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" If you ask about the beginning of Mer- edith, " Richard Tilman Mann once said, " no one can answer you. t is an incarna- tion of an idea. Events may be dated an chronicled, but who can trace the genesis of an idea? " More than fifty years before, the idea of an " establishment of a female semi- nary of high order " was already in exist- ence. The cornerstone of ]ohnson Hall re- veals the dates of four events: " Projected 1889, Chartered 1891, Opened 1899, Relocated 1924. " Studies of other female institutions such as Oxford and Chowan College were made to evaluate the success and " degree of confidence . . . with the You ' ve Come A Long Way Lady former education or to receive a different undergraduate or graduate degree. Unlike the situation the incoming students faced that fall day in 1 899, freshmen now arrive well in advance of the upperclassmen to participate in a well planned and informa- tive freshmen orientation and to move into their dorms. The curriculum at Meredith started off as a strict one which followed the Wake Forest catalogue closely. The students were to study mathematics up through quadratic equations, Latin, geography, and American and general history. There were twelve schools-. Latin, Creek, En- public generally " and then reported to the Baptist State Convention. The female in- stitution was approved. Six offers were considered for the school; Raleigh ' s bid was chosen because it was seen as the best location for growth and de- velopment. A building site was chosen in downtown Raleigh on Edenton Street be- tween Blount and Pearson Street — just one block from the State Capital. After a constant battle to raise enough money to fund the construction of the school, one hundred eighty students regis- tered that first day in 1899. The fourth floor of the main building wasn ' t com- pleted, so many students stumbled over piles of lumber, saws and hammers. The students couldn ' t even dress in their rooms because there were no shades on the windows, and the hall was filled with car- penters, electricians, faculty, and visitors passing bac k and forth. Today Meredith has over 2000 students of which just more than half live on campus in the residence halls-, the others commute from their homes to the school. A growing number of our students are re-entry women who have returned to college either to complete their XX glish, Modern Language (French, Ger- man, and Spanish), Mathematics, Nat- ural Science, Moral Philosophy, History and Political Science, Art, Music, Expres- sion, and Business. Many of the teachers had only college degrees themselves. Salaries ranged from $200 with room and board to $1000. The men ' s salaries were two to three times larger than the women ' s. Today Meredith offers four un- dergraduate degree programs: Bachelor of Arts, Bachelor of Science, Bachelor of Sci- ence in Nursing, and Bachelor of Music. The college also offers graduate degrees in 4 Opening
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photo by Bridget Ramke Table of Contents 3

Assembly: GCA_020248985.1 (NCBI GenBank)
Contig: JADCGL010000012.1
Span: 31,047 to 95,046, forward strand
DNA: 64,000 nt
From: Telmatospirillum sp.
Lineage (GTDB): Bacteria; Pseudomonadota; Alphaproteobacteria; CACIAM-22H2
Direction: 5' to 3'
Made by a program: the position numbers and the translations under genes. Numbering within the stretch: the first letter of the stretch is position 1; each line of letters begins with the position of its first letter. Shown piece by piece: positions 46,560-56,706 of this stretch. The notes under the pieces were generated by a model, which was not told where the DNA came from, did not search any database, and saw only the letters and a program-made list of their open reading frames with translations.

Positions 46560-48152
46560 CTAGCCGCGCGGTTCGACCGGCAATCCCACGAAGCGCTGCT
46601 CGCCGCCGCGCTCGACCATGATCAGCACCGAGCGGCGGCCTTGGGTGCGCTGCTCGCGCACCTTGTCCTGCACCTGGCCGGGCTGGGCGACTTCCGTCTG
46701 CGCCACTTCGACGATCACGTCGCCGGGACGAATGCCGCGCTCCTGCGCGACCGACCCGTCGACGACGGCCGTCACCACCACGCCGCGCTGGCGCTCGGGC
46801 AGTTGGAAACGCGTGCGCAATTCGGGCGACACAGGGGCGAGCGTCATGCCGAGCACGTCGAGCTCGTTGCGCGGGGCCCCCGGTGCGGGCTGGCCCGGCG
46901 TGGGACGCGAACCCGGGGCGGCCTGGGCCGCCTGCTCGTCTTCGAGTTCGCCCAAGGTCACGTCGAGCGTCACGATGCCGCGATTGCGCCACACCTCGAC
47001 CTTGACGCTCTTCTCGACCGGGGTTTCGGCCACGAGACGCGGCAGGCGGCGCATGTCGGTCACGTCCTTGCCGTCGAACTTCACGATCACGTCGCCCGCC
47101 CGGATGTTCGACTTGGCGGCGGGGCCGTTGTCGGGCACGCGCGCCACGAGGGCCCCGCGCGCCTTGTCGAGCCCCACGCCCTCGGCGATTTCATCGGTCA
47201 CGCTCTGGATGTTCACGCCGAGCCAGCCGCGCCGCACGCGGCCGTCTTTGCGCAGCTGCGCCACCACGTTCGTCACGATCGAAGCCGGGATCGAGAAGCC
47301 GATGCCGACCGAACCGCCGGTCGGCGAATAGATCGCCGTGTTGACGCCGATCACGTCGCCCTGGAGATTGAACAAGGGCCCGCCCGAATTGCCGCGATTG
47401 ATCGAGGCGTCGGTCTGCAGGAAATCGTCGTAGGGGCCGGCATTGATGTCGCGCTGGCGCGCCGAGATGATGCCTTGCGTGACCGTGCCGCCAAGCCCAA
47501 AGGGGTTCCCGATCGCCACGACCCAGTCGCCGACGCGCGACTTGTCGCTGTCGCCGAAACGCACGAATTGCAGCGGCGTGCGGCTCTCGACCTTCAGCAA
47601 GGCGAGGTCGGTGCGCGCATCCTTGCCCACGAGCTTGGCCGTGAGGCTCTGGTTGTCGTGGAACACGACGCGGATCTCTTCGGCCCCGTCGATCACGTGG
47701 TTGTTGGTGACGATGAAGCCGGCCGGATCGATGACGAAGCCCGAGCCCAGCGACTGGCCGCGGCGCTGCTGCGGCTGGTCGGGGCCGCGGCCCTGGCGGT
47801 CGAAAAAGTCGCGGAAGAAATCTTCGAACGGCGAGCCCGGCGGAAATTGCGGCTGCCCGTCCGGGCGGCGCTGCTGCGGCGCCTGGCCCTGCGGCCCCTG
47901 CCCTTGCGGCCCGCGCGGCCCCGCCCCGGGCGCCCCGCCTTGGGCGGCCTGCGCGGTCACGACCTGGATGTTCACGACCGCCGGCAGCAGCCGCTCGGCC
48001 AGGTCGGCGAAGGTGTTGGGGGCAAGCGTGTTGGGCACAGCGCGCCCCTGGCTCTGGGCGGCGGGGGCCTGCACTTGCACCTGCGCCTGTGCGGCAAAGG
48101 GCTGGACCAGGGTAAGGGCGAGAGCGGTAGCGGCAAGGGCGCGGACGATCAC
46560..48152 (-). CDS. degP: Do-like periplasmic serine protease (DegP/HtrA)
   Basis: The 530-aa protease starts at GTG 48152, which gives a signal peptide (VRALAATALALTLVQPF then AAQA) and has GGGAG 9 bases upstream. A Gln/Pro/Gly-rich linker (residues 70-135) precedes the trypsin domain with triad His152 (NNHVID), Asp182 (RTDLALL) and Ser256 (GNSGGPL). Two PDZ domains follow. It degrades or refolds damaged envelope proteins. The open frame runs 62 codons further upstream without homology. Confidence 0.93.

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Business, Elementary Education, and Music. New majors evolve almost every year due to the great demand from inter- ested students. )ust this year a Child De- velopment major and a Dance major was offered for the first time. Our Music de- partment has expanded to the Music, Speech, and Theater Department. The salaries have changed over the years as well as the departments. They are much higher, but the teachers question today whether they are high enough to meet the increasing cost of living. Meredith ' s downtown location was chosen because of its accommodations for tinued to build new buildings at a conserv- ative rate. The number of residence halls has almost doubled and the number of classroom buildings continues to rise. Re- cently an art building was constructed to place all the art majors under one roof and provide them with the learning facilities they need. This year the student center — or Cate Center — received some renova- tions during the Christmas Holidays. The Office of Career Services moved to the second floor to larger quarters in order to better serve the continuing career services of students and alumnae. The Student Leadership suite moved downstairs to fill cessible to the students since they are lo- cated in a central location on first floor Cate. The last area of growth and develop- ment is represented in the name Meredith College, formerly the Baptist Female Uni- versity. t wasn ' t too long after the opening of the college that the name was in ques- tion. The trustees realized in May of 1 909 that the term " university " was not ne- cessarily the top peak in academic ac- complishment. Not to mention the entire school name promoted the school " to be an object of ridicule " . So the trustees changed the name to Meredith College. Meredith potential growth and development; how- ever, the Board of Trustees realized that Meredith could grow no further because it reached the boundaries of the property. The lack of privacy, the intolerable noise level of traffic, the danger of crossing such busy streets, and the lack of available land space caused the Board of Trustees, May 23, 1 92 1 , to vote to move the campus. The present site, once a one hundred thirty five acre farm located three miles west of Raleigh on Hillsboro Road, was chosen. Actual construction began in the fall of 1924. Since that date, Meredith has con- Move. The Baptist Female University located downtown Raleigh on Edenton Street between Blount and Pearson Street, the square next to the Governor ' s Mansion and only a block from the State Capital. Once the location moved to Hillsboro Road, the main buildings were bought and used as hotels, apartments, and office buildings. By 1967 all of the buildings that once served as the Baptist Female University campus were torn down. the open space left by Career Services. Student leaders now have more office space plus a conferenceresource room to help them better serve in their leadership roles. Although atmosphere plays only a small role in student leadership and develop- ment, it certainly makes them more ac- has withstood several strong winds in his- tory not just from critics — but from the upstanding members of the community. Once in November, 1939, and again in November, 1944, the thought to merge Meredith and Wake Forest College was seriously contemplated. Both times the motion to merge the two colleges was de- feated. The student body listed five reasons, three of which say enough about what Meredith was and still is today. Merging the colleges would have meant a limit to the leadership opportunities for women, a sacrifice of cultural and religious Opening 5